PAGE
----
Last season the Yankees were the ones hit hard by injuries, though most of them hit the position players. The pitching staff has remained healthy this spring, knock on wood, but that tells us nothing about future durability. CC Sabathia has a ton of innings on his arm, Hiroki Kuroda is approaching 40, Michael Pineda is coming off two lost years following shoulder surgery … it wouldn’t be a surprise if any of those guys missed time in 2014. That and all these pitching injuries around the league are a reminder that the Yankees’ pitching depth — Phelps, Warren, Nuno, etc. — is not really expendable. The Yankees have not gotten through a non-strike season using fewer than eight starters since 1975, so all of those guys figure to be needed at some point this year.

It’s easy for us to starting thinking about a trade whenever the team has an extra something, be it pitchers or catchers or whatever. Heck, just last week I wrote about the possibility of the Yankees trading one of their spare arms to the Braves in the wake of their injuries, thinking it would be one way to improve the infield. Pitching, especially potential starters, have to be treated differently though. You know you’re going to need several extras throughout the season, moreso than any other position, so dealing away a spare arm is always risky. I don’t think we needed all the recent injuries to drive the point home, but it’s pretty clear the Yankees are best off holding onto guys like Phelps, Warren, and Nuno. They will come in handy at some point, probably sooner rather than later.

Comments (51)
No baseball today. (Presswire)

No baseball today. (Presswire)

For the first and hopefully only time this spring, the Yankees were rained out this afternoon. Their game against the Pirates in Bradenton was canceled due to the weather and will not be made up. Scheduled starter Hiroki Kuroda instead threw a five-inning, 75-pitch bullpen session in Tampa, the Yankees announced, so the rotation will remain on schedule. Here is the rest of the day’s news from camp.

  • Jacoby Ellsbury (tight calf) hit in the batting cage but Joe Girardi does not expect him to play tomorrow. Brendan Ryan (oblique) and Tyler Austin (wrist) both took batting practice on the field, usually the last step before returning to game action. Scott Sizemore hit on the field as well. He’s been nursing a minor quad issue. [David Lennon, Chad Jennings]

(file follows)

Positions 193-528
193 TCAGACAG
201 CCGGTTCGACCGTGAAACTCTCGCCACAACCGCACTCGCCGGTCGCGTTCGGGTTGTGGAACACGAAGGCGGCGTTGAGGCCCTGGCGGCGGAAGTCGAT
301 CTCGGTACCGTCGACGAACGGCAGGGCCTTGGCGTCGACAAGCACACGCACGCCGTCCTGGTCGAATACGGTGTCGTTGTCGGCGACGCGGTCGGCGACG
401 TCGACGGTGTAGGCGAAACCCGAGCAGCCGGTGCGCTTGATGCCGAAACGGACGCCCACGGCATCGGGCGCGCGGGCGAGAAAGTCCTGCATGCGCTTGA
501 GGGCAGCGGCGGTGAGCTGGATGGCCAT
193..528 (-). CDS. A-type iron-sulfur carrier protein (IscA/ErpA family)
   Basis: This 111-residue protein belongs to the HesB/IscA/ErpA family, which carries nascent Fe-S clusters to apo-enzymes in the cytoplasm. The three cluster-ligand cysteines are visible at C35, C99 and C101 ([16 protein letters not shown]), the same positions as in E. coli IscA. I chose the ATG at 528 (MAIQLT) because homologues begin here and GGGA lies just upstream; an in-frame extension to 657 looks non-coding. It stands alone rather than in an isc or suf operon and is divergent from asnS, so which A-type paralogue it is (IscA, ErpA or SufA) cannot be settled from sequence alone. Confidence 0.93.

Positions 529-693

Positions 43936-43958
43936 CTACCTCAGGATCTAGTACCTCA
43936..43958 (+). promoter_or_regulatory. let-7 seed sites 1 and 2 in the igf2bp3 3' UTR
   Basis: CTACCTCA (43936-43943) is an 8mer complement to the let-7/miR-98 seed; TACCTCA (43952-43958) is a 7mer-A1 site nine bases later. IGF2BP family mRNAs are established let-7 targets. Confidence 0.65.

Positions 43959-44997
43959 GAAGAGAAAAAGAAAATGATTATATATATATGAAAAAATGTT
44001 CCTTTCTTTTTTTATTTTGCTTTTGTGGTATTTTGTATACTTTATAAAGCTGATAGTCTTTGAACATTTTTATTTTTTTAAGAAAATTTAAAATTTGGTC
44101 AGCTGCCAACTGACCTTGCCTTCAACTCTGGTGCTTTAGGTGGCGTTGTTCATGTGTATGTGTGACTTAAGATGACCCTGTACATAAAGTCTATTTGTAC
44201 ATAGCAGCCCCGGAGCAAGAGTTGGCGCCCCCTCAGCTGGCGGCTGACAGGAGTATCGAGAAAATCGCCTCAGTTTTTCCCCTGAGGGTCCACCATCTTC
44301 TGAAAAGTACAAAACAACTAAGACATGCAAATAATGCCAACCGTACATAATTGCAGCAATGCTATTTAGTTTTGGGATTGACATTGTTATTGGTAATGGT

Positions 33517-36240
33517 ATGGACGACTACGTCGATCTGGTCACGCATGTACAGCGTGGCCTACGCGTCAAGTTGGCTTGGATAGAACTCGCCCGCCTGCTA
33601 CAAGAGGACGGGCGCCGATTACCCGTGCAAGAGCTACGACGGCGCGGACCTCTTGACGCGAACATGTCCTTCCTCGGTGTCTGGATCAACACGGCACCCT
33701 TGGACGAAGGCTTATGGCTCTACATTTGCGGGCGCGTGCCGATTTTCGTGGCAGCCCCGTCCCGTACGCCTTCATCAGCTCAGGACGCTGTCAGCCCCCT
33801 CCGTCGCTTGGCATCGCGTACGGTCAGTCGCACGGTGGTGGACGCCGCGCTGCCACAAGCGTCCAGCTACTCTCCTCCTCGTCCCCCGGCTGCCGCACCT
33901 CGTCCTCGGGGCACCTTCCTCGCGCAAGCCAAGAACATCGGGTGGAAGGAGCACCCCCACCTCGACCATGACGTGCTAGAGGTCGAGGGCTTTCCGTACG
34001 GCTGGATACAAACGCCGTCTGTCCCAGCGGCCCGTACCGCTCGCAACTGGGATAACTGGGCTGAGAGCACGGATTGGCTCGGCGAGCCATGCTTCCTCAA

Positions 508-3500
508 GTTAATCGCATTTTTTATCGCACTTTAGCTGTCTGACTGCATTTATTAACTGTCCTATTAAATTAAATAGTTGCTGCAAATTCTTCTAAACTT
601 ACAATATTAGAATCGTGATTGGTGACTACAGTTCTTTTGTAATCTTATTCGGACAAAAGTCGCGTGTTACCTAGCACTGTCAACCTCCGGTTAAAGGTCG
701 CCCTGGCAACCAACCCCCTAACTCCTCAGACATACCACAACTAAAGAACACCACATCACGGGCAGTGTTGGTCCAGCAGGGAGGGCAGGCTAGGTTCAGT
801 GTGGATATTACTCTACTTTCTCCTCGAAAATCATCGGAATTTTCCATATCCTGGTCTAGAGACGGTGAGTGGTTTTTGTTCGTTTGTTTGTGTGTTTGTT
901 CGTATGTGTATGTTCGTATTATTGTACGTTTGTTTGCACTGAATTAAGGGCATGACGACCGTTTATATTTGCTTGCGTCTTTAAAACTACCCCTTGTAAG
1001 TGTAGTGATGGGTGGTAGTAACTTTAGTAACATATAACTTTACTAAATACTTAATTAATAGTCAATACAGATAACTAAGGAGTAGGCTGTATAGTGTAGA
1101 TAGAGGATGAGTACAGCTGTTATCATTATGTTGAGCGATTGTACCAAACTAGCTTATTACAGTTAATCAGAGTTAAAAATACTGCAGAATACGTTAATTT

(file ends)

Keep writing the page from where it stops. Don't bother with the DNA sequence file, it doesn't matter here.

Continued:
• Some more from Jennings: CC Sabathia is scheduled to start Friday on normal rest and it appears Masahiro Tanaka will pitch Saturday with an extra day of rest, though it’s unclear if he will travel or stay in Tampa to throw a simulated game. Vidal Nuno and Adam Warren are not listed as starters this week and there’s a chance both have made their final spring starts.
  • The Yankees who went to Panama arrived back in Tampa a little after midnight last night, so most of the veterans who made the trip were given the day off. [Andrew Marchand]
  • And finally, the Yankees open their season in Houston two weeks from today tomorrow, and this morning Astros manager Bo Porter announced right-hander Scott Feldman will be their Opening Day starter. Just in case you were wondering.

Here is your open thread for the night. MLB Network was supposed to replay this afternoon’s game at 11pm ET, so I assume they’ll slot in another game instead. The Nets are the only local basketball or hockey team playing, so talk about that game or anything else right here.

Comments (36)
  • Update: Pro scouting dept. head Will Kuntz leaves Yankees for MLS
    By

    5:00pm: Cashman confirmed long-time baseball operations staffer Steve Martone will replace Kuntz, according to Andrew Marchand. Kuntz will take over as the Director of Player Relations for the MLS, so he’ll deal with labor issues and their Collective Bargaining Agreement, stuff like that.

    11:30am: Via George King: Will Kuntz, the Yankees’ manager of pro scouting, has left the club for an unknown position with Major League Soccer. “He loves soccer and that’s a huge job,” said Brian Cashman.

    Kuntz took over as the head of the pro scouting department when Billy Eppler was promoted to assistant GM during the 2011-12 offseason. The team has not really unearthed any hidden gems like Bartolo Colon or Eric Chavez this last year or two, which may or may not have to do with Kuntz. Who the hell knows. No word on his replacement yet, but the Yankees almost always promote from within.
    · (59) ·

HIROK and TANAK. (Mike Carlson/Getty)

HIROK and TANAK. (Mike Carlson/Getty)

It wasn’t all that long ago that it felt like a miracle whenever a Yankees’ starter completed six full innings of work. At least it felt like a miracle to me. In fact, from 2006-08, the team’s starters completed six full innings only 284 times out of 486 regular season games, or 58%. Over the last three seasons, that number is 67%. Doesn’t seem like a big difference, but it is one extra start of 6+ innings out of every ten games.